Balanced funds become popular again A way to reduce exposure to stocks

Mutual funds

March 08, 1998|By Liz Pulliam | Liz Pulliam,ORANGE COUNTY REGISTER

The training wheels have fallen off balanced funds.

For years, many financial planners and investors derided funds that combined stock and bond investments as suitable only for beginners -- if then. High fees and lackluster performance turned off others who might have liked balanced funds' convenience.

Net purchases of balanced funds dropped from $14 billion in 1993 to $1.8 billion in 1995. By contrast, purchases of growth-stock funds bloomed from $21.4 billion to $37 billion.

Since then, however, balanced funds have staged a comeback -- thanks to a volatile stock market and investors' reassessments of their usefulness.

Balanced-fund purchases nearly tripled in 1996 while stock-fund purchases rose 73 percent, according to Investment Company Institute figures. 1997 looks to be another strong year, with balanced-fund purchases through October already topping $7.4 billion.

"Many people are touting balanced funds as being a good way to pull back from too much [stock market] exposure," said John Collins, institute spokesman.

Mutual fund experts say balanced funds give investors some of the best of two worlds: stocks for inflation-beating returns and bonds to limit losses when stocks falter.

Balanced funds typically tip the scales toward stocks, with 60 percent in equities and 40 percent in bonds.

"Balanced funds make fine portfolios or bases for portfolios," said Don Phillips, president of Chicago's Morningstar Inc. mutual fund research company. "They work especially well for smaller accounts, such as an initial IRA purchase, since they provide instant diversification."

Because of their bond investments, balanced funds tend to hold up better in bad markets than pure stock funds. The average domestic stock fund lost nearly 6 percent in 1990, compared with balanced funds' drop of less than 1 percent.

"A good balanced fund is ideal for an investor who wants to sleep at night," said Don Wilkinson of Newport Beach's United Planners' Financial Services of America.

Only when stocks and bonds turn bad at the same time -- as they did in the rising interest rate market of 1994 -- do balanced funds suffer worse; they dropped 3 percent compared with stock funds' 1.3 percent loss.

Balanced funds also trail stock funds in booming markets. Over the past three years, balanced funds returned nearly 19 percent annually -- a respectable performance, but nearly 12 percentage points behind the Standard & Poor's 500 stock index over the same period.

Robert Wacker, a fee-only planner in San Luis Obispo, Calif., says he recommends balanced funds for three types of clients: the timid, the harried and the stubborn.

Fearful investors or those new to the stock market can benefit from a balanced fund's relatively tame ride.

Harried clients like the simplicity of a single fund handling both stock and bond investments, Wacker said. That relieves them of the annual task of buying and selling to rebalance their portfolio.

Balanced funds also help Wacker deal with stubborn clients who judge investments based only on their recent returns, rather than against their peers, Wacker said.

These clients turn deaf ears to Wacker's advice about the importance of diversification and how some asset classes will rise when others fall.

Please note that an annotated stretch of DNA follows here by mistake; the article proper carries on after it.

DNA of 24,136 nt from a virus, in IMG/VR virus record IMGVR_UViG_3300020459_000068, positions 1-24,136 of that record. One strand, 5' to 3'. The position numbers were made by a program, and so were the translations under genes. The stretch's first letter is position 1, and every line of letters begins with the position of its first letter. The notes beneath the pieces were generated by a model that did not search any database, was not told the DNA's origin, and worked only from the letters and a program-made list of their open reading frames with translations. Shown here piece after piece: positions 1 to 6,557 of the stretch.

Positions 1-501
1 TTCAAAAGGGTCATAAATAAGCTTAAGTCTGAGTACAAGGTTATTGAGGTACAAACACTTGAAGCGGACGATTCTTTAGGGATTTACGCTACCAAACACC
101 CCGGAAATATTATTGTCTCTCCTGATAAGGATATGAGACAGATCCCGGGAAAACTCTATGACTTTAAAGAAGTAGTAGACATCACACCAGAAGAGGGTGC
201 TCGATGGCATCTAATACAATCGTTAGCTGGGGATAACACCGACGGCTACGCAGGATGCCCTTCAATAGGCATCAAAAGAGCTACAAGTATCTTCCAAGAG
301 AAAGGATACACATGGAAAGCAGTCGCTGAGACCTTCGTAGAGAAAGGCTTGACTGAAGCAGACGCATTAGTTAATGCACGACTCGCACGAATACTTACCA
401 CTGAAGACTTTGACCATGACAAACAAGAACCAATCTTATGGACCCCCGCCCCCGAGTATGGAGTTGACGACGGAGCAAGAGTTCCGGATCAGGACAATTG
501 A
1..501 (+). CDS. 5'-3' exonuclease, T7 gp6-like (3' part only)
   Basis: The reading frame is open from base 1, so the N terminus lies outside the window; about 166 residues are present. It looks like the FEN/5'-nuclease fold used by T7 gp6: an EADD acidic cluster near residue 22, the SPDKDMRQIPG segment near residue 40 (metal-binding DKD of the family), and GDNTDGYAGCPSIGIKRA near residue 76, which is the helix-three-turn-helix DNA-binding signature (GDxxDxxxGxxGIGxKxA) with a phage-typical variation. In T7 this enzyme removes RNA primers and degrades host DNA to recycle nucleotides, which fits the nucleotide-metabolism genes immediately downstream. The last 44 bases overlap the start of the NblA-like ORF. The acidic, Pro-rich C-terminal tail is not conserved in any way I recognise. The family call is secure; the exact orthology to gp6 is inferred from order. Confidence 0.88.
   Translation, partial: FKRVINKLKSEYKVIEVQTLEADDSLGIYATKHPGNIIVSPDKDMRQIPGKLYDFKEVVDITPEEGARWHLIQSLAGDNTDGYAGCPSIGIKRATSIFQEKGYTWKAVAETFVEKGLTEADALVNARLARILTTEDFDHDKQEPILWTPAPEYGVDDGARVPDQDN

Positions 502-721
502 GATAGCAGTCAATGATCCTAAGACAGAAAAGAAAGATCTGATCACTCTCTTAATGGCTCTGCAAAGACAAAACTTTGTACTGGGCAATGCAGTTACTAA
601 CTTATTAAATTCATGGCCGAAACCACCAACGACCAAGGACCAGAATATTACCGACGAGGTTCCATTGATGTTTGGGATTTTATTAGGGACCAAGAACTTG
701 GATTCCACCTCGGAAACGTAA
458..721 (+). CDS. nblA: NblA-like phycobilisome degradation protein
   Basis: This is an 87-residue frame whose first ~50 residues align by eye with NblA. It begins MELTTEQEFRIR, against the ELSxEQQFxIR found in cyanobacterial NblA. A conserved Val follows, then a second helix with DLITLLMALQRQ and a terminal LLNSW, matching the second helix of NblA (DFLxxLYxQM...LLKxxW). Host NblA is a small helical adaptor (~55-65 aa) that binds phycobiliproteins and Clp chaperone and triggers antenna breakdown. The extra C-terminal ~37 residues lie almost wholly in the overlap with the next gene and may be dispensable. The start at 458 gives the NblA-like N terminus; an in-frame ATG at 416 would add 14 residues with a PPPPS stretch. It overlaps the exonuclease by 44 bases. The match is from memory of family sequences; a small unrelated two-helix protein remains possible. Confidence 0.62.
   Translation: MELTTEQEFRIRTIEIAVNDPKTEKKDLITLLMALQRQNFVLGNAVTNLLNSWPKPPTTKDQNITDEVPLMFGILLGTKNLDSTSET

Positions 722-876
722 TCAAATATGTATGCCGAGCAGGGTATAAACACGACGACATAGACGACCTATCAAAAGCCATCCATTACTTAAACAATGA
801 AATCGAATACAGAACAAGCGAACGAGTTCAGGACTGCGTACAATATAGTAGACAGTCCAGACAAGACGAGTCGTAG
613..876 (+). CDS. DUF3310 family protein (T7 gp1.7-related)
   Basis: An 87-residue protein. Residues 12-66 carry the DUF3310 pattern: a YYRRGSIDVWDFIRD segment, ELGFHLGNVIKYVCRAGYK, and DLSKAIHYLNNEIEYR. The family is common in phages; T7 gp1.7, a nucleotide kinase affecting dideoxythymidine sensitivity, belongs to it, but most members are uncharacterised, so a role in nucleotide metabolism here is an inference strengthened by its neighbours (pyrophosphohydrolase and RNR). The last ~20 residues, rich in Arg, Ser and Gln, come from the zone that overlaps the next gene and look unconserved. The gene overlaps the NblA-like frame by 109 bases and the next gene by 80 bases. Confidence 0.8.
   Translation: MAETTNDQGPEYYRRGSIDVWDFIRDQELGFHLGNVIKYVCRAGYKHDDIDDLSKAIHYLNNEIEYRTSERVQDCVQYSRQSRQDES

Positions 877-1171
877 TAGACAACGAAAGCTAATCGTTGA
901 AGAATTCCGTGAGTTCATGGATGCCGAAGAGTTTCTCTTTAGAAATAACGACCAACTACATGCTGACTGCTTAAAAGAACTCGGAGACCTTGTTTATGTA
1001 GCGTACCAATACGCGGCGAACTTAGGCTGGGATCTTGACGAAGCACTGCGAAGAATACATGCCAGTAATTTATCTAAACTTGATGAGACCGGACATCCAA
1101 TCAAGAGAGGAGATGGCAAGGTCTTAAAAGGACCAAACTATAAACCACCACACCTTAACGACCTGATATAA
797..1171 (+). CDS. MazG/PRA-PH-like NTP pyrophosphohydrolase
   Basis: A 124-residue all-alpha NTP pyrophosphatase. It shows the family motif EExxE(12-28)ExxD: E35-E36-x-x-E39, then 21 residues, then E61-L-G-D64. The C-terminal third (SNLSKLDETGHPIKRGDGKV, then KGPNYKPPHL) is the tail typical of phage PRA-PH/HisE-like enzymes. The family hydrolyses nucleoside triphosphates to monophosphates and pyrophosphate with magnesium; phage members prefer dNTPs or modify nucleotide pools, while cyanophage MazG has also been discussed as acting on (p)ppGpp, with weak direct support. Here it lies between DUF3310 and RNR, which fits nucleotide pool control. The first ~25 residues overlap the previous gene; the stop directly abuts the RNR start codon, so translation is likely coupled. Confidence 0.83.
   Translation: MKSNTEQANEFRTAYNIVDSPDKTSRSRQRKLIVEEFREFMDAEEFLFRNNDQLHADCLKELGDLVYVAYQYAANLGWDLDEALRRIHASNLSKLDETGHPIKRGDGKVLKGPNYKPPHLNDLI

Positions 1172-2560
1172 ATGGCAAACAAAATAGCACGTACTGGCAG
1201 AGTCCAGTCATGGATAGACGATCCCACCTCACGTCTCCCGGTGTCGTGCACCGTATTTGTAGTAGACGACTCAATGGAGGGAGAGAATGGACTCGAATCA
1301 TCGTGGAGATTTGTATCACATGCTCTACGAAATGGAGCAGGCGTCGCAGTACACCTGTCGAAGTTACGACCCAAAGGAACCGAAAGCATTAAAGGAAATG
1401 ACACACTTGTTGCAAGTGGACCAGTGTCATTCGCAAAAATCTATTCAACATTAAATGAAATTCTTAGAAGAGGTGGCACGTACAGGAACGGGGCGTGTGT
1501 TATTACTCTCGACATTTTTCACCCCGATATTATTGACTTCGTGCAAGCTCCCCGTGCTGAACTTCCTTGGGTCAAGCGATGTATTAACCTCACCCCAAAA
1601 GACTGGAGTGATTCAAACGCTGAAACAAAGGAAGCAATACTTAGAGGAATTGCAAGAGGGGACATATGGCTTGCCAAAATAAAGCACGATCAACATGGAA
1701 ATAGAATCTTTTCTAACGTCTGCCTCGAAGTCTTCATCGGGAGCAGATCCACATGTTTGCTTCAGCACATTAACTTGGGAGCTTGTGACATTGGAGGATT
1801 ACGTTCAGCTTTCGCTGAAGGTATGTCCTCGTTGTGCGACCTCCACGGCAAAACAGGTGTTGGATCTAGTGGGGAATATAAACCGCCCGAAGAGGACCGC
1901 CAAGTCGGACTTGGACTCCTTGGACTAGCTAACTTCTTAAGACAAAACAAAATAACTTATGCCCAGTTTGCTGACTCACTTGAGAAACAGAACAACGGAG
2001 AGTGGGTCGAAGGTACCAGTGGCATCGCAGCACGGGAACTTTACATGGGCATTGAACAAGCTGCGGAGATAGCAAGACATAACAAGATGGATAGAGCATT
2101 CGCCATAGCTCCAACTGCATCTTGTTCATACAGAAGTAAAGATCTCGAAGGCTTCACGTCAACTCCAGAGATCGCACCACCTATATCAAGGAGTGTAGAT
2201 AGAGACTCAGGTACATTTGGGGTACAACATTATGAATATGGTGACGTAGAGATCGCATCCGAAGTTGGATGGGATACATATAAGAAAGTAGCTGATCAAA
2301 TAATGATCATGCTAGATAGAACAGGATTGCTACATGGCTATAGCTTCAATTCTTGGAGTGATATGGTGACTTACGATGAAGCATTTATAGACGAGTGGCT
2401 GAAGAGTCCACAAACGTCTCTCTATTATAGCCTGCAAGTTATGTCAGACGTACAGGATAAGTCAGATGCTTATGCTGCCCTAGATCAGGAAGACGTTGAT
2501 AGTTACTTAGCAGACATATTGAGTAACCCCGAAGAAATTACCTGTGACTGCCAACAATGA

"If interest rates rise, they will think their bond funds are bad

investments," Wacker said. "If stocks drop, they will think their stock funds are bad investments.

The "forced marriage" of a balanced fund prevents them from singling out their stock and bond investments and overreacting to market moves, Wacker said.

Balanced funds have their drawbacks. The fund manager, rather than the investor, decides how to allocate money among stocks, bonds and cash. That makes it harder for investors to customize their portfolios if they want more or less stock exposure than the fund gives them.

"Most sophisticated investors who have enough assets to invest in three or more funds -- perhaps $50,000 or more -- can do better handling their own asset allocation," said Sheldon Jacobs of the No-Load Fund Investor. "If you do it yourself, you'll know exactly what you have [and] you will have greater flexibility in both your equity and fixed-income selections."

Victoria F. Collins of Keller, Coad & Collins in Irvine, Calif., finds balanced funds work best for small conservative accounts. But wealthier clients discover that few fund managers are expert in picking both stocks and bonds, and want better performance.

"We would rather create our own balanced funds by putting the best bond manager together with the best equity manager," Collins said.

A comparison of average returns tells the tale. The average balanced fund returned 17.36 percent through Nov. 30. Someone who put together his or her own portfolio, with 60 percent in the average large-company stock fund and 40 percent in a typical intermediate bond fund, would have earned 18.6 percent, according to Morningstar figures.

The do-it-yourselfer would have also paid less. The average balanced fund charged a whopping 1.4 percent of assets, while the homemade portfolio would cost less than 1 percent a year.

The best balanced funds, however, offer much better-than-average returns at a low cost, the experts said.

Pub Date: 3/08/98

Baltimore Sun Articles
|
|
|
Please note the green-lined linked article text has been applied commercially without any involvement from our newsroom editors, reporters or any other editorial staff.